In a shocking twist, I read another depressing book by an American author. Something is wrong with me. I think I need a good dose of something safe and saccharine after this.
So: Maggie Johnson is a beautiful and innocent girl growing up in a city slum. Her parents are drunks and her brother Jimmie is a fighter, not a lover. What’s a girl to do? Apart from trying to clean up after her mother and keep Jimmie from fighting, she falls in love with his friend Pete, a supposed “good guy,” but only if your average good guy is Alec D’Urberville and not Mr. Darcy. That’s what kind of novella this is. Of course, poor naive little Maggie takes the fall for this and her fate, as foreshadowed in the title, is a grim one indeed.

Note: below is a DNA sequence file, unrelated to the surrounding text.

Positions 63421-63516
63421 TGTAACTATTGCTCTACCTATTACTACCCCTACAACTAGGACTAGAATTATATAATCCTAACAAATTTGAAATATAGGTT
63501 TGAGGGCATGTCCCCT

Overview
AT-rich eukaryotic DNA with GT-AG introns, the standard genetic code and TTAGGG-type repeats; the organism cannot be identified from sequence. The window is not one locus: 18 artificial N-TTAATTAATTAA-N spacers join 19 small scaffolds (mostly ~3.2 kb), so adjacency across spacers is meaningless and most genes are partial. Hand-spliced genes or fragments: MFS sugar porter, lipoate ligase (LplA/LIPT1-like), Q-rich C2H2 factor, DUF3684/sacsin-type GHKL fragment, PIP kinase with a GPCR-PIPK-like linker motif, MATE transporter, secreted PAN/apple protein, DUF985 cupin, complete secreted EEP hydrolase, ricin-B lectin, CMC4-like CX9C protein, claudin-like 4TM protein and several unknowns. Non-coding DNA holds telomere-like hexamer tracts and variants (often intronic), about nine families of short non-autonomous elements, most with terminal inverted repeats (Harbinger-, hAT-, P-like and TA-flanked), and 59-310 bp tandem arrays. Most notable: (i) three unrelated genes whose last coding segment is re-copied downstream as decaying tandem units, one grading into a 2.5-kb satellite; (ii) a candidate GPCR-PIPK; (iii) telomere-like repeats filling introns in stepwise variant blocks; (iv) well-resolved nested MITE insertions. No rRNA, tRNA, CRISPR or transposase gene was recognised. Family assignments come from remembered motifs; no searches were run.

It’s kind of remarkable that Crane died so young but left such an indelible literary mark. His work is uncompromising and unflinchingly dark, but he casts a very realistic glimpse at life in the Gilded Era. Women and children suffered in ways that men did not suffer, and that’s what I gleaned from poor little Maggie’s story. The ruin of a woman was seen as a catastrophic family crisis, but no one actually accounted for the woman’s options or set of choices that could prevent her from being “ruined.”
I would definitely teach this book over The Red Badge of Courage. It’s small but significant for the dissolution of the family in industrial America, and it’s a searing glance at the way women were treated at the turn of the century.